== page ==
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What's the difference between $(this) vs $('this') in jquery ?

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closed as not a real question by Dagg Nabbit, Vega, Bali C, Lucifer, cbuckley Oct 4 '12 at 8:48

It's difficult to tell what is being asked here. This question is ambiguous, vague, incomplete, overly broad, or rhetorical and cannot be reasonably answered in its current form. For help clarifying this question so that it can be reopened, visit the help center.If this question can be reworded to fit the rules in the help center, please edit the question.

10  
There is no $('this') unless you have <this> –  Vega Oct 3 '12 at 15:43
    
Show the code please. –  0x499602D2 Oct 3 '12 at 15:43
8  
The difference is one works and the other doesn't. –  Kevin B Oct 3 '12 at 15:44
    
I'd be interested to see anything with $('this') that works or is the "some works some doesn't" congruent with the use of $(this) vs $('this')? –  Chris Oct 3 '12 at 15:46
    
I'm guessing that the some that work are the $(this) ones, and the inverse is true for $('this'). –  Richard Neil Ilagan Oct 3 '12 at 15:54

3 Answers 3

up vote 1 down vote accepted

$(this)

Here is the current context enclosed in a jQuery Object .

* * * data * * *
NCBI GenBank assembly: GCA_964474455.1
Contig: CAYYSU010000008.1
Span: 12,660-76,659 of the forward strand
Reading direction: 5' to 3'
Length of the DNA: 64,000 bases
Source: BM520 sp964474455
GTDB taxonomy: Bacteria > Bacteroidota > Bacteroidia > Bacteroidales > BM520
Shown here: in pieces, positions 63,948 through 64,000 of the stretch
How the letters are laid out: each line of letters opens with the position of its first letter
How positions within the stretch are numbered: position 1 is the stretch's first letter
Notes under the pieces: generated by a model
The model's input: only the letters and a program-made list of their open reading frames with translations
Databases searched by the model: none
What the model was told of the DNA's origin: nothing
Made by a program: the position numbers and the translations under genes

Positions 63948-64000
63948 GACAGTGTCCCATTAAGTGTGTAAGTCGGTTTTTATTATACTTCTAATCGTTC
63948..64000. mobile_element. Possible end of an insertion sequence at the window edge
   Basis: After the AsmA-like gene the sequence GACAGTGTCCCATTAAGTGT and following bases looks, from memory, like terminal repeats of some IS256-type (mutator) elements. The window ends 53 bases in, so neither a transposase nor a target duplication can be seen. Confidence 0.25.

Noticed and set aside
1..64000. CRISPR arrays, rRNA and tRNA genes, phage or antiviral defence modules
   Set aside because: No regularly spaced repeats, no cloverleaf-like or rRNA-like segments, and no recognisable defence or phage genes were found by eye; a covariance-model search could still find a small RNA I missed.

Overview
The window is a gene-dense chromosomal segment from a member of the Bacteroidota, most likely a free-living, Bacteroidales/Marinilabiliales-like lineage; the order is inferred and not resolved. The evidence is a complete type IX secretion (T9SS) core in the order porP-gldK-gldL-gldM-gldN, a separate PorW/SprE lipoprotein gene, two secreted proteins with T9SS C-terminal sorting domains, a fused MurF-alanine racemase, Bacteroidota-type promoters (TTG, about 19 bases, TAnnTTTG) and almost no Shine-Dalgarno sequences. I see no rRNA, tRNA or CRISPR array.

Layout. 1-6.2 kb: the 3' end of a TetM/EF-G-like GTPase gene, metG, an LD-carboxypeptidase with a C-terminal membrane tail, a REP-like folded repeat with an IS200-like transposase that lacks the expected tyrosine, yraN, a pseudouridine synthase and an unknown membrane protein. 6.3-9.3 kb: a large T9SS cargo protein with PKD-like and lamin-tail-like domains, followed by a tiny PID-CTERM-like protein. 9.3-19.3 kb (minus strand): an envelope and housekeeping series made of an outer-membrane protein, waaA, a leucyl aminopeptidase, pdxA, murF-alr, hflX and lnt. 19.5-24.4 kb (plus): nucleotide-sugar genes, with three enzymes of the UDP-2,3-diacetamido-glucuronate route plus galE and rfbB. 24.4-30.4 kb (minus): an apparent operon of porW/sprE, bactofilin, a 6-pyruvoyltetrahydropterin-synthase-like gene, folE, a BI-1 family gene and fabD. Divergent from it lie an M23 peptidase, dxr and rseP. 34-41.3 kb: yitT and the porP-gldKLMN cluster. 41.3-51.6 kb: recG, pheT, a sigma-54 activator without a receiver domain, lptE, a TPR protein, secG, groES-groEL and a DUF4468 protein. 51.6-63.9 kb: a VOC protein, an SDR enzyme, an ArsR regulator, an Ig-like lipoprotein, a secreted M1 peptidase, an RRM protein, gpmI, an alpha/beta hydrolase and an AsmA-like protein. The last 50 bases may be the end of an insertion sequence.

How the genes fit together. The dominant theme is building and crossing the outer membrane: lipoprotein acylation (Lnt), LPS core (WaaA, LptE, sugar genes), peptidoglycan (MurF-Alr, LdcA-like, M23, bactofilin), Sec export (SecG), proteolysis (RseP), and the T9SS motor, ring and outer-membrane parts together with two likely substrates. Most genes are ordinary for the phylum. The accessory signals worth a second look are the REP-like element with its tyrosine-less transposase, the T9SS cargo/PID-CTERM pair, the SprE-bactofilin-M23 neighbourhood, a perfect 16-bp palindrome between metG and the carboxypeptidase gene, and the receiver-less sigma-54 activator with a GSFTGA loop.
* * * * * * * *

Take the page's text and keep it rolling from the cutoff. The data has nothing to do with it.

$('this') -- Here this is just a string..

$('#btn').on('click', function() {

     $(this).attr('id');

     // Here $(this) is the current current button context that was clicked with i**d btn**
});

So $(this) always gets the current context object that was in question..

By default this in context is the native DOM element...

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And this in context is the native Dom element –  mplungjan Oct 3 '12 at 15:48
    
@mplungjan .. Thanks for pointing it out.. –  Sushanth -- Oct 3 '12 at 15:51

$('this') doesn't mean anything useful.

$('somestring') returns an element based on a selector 'somestring'.

Here's the syntax of jQuery selectors.

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2  
Unless you have a tag called <this> –  mplungjan Oct 3 '12 at 15:44
2  
@mplungjan That's why I added "useful". I doubt this is the case for OP or he has a very funny colleague. –  dystroy Oct 3 '12 at 15:45
    
Well 'useful' can mean a lot :P –  Vega Oct 3 '12 at 15:46

$('this') isn't used... the only thing that would work is $("#this") for a id or $(".this") for a class

EDIT: or $('this') but that is only used if you have an tag (stated below)

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Note that a guy in my team who would have used "this" as id or class would get a few words in private. –  dystroy Oct 3 '12 at 15:48
1  
Or $('this') for a tag <this> –  mplungjan Oct 3 '12 at 15:49

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